Confusion and tardiness contributed to the lack of coordination of emergency services in Galicia minutes after last Wednesday’s deadly train accident near Ferrol, which claimed 79 lives, according to records obtained by EL PAÍS.
It took more than two hours for Galicia’s 112 emergency services to declare a code 2 alert, which is required for major disasters. The region’s mobile communications unit — which is dispatched to help coordinate police, ambulance and other emergency services — also took one hour and 46 minutes to arrive at the scene.
Two helicopters, called to help in the rescue efforts, were late in taking off and there was difficulties in setting up halogen lamps to illuminate the area as night fell on Wednesday.
Many neighbors had converged at the accident site to pull people from the trains until medics and police arrived.
“You can see in the television images people in shorts and wearing tennis shoes helping in the rescue. Any expert can tell you that this is a clear sign of lack of coordination,” said one emergency technician. “This can’t happen two hours later. By that time, everything has to be in the hands of professionals.”
According to a confidential report obtained by EL PAÍS, the first call to 112 on July 24 came in at 8.41pm by a local resident who not only reported the Alvia train accident but said she saw dead people lying about. The call was transferred to 061 emergency medical services so the witness could describe the scene. Santiago de Compostela was preparing for the biggest fiesta of the year — the Day of the Apostle — and 500 members of the police force, fire brigades and civil protection agency had been mobilized to handle the large crowds that were expected to converge on the city the following day, according to the central government’s delegate in Galicia.
After the first call was made to 112, local authorities were dispatched while fire officials called back the first witness who reported the incident earlier.
The report also shows that 061 asked for the first helicopter to be dispatched at 8.51pm — 10 minutes after the crash — and called for a second one 90 seconds later. However, neither helicopter was able to take off immediately. The pilot of the first chopper told emergency officials that heavy fog was preventing him from flying and said the medics were waiting to be taken to the scene by ambulance.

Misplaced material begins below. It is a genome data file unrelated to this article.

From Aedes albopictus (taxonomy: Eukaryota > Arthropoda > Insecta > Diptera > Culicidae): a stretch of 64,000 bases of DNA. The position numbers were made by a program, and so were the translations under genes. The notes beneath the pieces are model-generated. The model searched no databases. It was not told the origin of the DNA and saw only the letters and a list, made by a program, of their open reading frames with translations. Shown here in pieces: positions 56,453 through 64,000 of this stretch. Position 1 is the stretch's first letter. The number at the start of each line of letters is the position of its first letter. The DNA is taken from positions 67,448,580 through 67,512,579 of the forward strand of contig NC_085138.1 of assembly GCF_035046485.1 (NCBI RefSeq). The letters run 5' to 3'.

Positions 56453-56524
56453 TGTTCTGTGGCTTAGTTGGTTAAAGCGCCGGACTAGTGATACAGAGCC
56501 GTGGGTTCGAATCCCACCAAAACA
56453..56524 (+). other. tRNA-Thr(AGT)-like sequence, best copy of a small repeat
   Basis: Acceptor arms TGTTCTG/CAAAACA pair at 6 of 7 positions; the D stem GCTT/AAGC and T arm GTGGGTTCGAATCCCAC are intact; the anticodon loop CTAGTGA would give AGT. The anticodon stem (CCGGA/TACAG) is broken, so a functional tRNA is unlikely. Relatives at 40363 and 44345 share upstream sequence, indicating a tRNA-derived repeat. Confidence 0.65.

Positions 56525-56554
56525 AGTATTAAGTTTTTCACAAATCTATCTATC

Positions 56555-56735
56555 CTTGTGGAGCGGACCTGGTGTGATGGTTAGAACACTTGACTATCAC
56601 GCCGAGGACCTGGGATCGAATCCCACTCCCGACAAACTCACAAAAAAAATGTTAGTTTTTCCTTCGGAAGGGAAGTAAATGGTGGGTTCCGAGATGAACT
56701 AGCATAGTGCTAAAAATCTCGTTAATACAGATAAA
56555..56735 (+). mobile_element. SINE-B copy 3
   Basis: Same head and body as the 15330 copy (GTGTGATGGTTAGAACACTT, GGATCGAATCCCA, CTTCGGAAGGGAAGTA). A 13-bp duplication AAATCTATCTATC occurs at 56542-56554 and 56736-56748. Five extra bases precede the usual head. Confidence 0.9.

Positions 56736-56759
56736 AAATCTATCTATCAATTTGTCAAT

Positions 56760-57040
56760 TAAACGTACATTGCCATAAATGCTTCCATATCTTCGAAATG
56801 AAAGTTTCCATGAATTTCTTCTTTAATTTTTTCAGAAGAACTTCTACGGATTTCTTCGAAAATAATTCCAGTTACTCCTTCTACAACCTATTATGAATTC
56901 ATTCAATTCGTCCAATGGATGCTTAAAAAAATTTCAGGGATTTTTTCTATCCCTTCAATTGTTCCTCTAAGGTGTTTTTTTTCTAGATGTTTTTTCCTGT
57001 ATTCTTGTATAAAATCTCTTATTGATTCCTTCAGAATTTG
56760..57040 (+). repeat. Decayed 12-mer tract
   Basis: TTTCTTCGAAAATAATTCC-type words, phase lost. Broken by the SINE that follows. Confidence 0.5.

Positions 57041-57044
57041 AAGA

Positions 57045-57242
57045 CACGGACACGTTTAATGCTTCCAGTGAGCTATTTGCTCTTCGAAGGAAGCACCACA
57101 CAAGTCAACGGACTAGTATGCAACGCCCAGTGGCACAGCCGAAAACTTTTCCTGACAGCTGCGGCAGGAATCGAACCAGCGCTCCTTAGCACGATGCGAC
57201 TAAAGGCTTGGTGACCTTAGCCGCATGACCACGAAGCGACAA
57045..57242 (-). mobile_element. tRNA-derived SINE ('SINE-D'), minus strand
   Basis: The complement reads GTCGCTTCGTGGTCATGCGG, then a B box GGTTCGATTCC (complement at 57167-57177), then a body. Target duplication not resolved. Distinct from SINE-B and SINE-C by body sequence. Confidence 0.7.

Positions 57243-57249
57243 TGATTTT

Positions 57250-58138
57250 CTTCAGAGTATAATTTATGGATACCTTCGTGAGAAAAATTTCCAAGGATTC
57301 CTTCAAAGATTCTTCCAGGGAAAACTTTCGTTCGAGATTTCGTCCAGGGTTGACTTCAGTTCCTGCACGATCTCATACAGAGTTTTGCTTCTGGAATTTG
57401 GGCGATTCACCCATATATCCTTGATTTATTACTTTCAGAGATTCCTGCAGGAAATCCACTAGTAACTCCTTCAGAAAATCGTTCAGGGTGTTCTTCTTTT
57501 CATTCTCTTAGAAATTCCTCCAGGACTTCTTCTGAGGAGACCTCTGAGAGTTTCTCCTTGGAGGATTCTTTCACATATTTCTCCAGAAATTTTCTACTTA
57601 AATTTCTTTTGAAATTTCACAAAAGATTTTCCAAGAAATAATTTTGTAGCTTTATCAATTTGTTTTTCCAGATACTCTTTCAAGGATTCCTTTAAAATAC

The pilot of the second helicopter said he was unable to fly because he needed repairs.
As for the illumination, the Santiago local police said they asked for lighting generators at 9.41pm, but the fire department said that request came at around 10.14pm. The 061 emergency medical services number reported that the halogens were requested at 10.33pm, after night fell and made it difficult to conduct the rescue operations.
Another factor that has taken emergency experts by surprise was the fact that 112 had to call Adif, the government agency in charge of infrastructure and maintenance of the Spanish railway network, to ask it for the make and model of the train that had crashed. The call was placed at 9.04pm but Adif could not respond immediately and had to call back five minutes later with the information and, more importantly, that the train was carrying 224 passengers.
“Thirty minutes is a long time for personnel to have that type of information. And Adif also made a mistake and gave them the wrong location,” said one expert.
Forensic experts complete identification of Alvia victims
Forensic experts on Saturday completed identifying the 78 bodies of the victims who perished in last Wednesday’s Alvia train crash.
Even though most of the victims had been identified during the first 24 hours after the accident, it took the forensic experts three days to determine the identities of three bodies, including that of a French man, through DNA samples.
The death toll reached 79 on Sunday when a US citizen died in a Santiago hospital from her head injuries.
Some 49 experts from Galicia, León, Madrid and Asturias helped in the identification process. One of the last to be identified was Rosalina Ynoa, a 38-year-old government official from the Dominican Republic. Her family had been desperate because they didn’t know whether she was among the victims or injured. Police needed a fingerprint from the woman and took saliva samples from her sisters but it took two days for experts to confirm that Ynoa was among the victims.
Meanwhile, inside a high school gym, authorities laid out luggage belonging to the 224 passengers and recovered from the train so that relatives could retrieve them. Some of the cases were stained with blood while a bicycle, baby carriages and other personal belongings appeared totally destroyed. Police held back reporters and kept them from interviewing the shocked loved ones who were there to pick up the luggage. Only photographers were allowed to take a quick picture of the scene but were prohibited from photographing any family members.
Many people had trouble recognizing the bags or suitcases because of their condition. One young girl sat next to one suitcase but appeared too weak to pull it. She looked tired and dazed.
Many of the suitcases will never be recovered by their original owners.